On the heels of a 22-10 run over their past 32 contests, the Royals are in the market for upgrades in both their rotation and the bullpen, reports FanRag’s Jon Heyman.
“We’re evaluating the landscape, and paying close attention to what may be available in the pitching market,” GM Dayton Moore tells Heyman. “…We’re looking to improve our roster and make it more balanced for the second half. … I don’t know why anyone thought we’d be sellers.” Those comments largely back up recent statements made by manager Ned Yost on MLB Network Radio on SiriusXM and to reporters following last night’s game (link via the Kansas City Star’s Rustin Dodd).
Heyman goes on to add that the Royals aren’t likely to have too much payroll flexibility due to the fact that they entered the season with a franchise-record $145MM payroll. However, there’s a belief that Kansas City is open to adding a veteran starter on an expiring contract, according to Heyman. A look at MLBTR’s list of 2017-18 free agents shows starters that fit the bill, though obviously not all of those arms are available in trades, and some may not fit into an apparently tight Royals budget.
The following names are purely my own speculation, but if the Royals are aiming to add affordable rotation rentals, any of this bunch could make some sense (listed from lowest salary to highest salary):
- Trevor Cahill: Cahill was only just activated off the disabled list after missing seven weeks due to a strained right shoulder. While he doesn’t come with much in the way of name value these days, Cahill has broken out in his return to a big league rotation, throwing 45 2/3 innings with 10.8 K/9, 3.7 BB/9 and a 62.3 percent ground-ball rate. That’s led to a 2.96 ERA that is backed by a 2.98 FIP, 3.25 xFIP and 3.51 SIERA. He’s earning just $1.75MM in 2017, so from a financial standpoint, he’s an ideal fit.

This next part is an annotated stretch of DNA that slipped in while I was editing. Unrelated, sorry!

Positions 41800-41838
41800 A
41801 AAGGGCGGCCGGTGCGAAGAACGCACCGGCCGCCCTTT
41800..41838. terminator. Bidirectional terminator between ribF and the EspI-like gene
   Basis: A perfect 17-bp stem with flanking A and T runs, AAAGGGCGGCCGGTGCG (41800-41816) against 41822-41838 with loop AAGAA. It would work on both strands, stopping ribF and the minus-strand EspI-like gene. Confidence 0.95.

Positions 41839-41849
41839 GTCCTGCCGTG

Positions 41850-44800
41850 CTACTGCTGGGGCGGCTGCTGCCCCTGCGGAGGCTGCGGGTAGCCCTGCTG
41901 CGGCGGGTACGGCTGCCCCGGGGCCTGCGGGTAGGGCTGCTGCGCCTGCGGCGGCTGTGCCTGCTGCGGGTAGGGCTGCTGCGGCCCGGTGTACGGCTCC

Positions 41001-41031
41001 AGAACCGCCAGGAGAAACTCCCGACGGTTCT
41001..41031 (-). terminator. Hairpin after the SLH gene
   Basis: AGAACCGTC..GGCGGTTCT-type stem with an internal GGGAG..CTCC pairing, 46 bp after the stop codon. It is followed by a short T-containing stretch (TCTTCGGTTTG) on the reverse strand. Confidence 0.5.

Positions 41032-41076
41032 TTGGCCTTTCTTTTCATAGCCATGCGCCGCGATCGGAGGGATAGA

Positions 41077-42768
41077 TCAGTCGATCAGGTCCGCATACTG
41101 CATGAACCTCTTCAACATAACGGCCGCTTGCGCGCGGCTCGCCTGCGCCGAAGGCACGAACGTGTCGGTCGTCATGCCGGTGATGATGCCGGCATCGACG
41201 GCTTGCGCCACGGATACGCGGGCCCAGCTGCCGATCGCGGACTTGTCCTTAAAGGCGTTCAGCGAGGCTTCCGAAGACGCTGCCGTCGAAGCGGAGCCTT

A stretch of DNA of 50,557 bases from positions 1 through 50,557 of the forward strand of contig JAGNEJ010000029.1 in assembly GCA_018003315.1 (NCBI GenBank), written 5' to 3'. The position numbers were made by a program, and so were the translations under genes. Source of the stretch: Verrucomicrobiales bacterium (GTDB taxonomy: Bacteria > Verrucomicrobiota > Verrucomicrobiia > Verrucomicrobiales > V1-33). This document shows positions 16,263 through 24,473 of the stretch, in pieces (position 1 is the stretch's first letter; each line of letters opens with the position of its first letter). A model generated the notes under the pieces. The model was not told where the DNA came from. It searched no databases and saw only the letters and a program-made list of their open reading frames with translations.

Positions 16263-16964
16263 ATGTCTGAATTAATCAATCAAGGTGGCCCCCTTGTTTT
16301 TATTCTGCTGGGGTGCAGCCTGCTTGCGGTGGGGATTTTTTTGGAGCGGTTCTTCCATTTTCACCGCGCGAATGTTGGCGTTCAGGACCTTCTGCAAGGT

- Jhoulys Chacin: Teammates with Cahill, Chacin is also earning $1.75MM this year. He’s been the more durable of the two, and although he posted terrible numbers early in the year, he’s logged a 2.98 ERA with a 39-to-15 K/BB ratio and a 50.4 percent grounder rate over his past 42 1/3 innings. He’s hardly an impact upgrade, but right now it doesn’t look like there’ll be an impact rental available at all.
- Scott Feldman: The 34-year-old has been the Reds’ best starter this season, turning in 102 2/3 innings of 3.94 ERA ball. Feldman’s 7.5 K/9 mark is the best of his career, and he’s averaging a reasonable 2.9 walks per nine innings with a 45 percent ground-ball rate. Despite playing his home games at Great American Ball Park, he’s managed to limit home runs (1.1 HR/9). Feldman has a cheap $2.3MM base salary, though he’s already added $1.3MM worth of incentives and will tack on another $300K after his 20th start. Since this is all speculative anyhow, the Reds have a number of shorter-term bullpen pieces that could move (e.g. Drew Storen, Blake Wood) plus a shortstop that would be a significant upgrade for the Royals’ infield.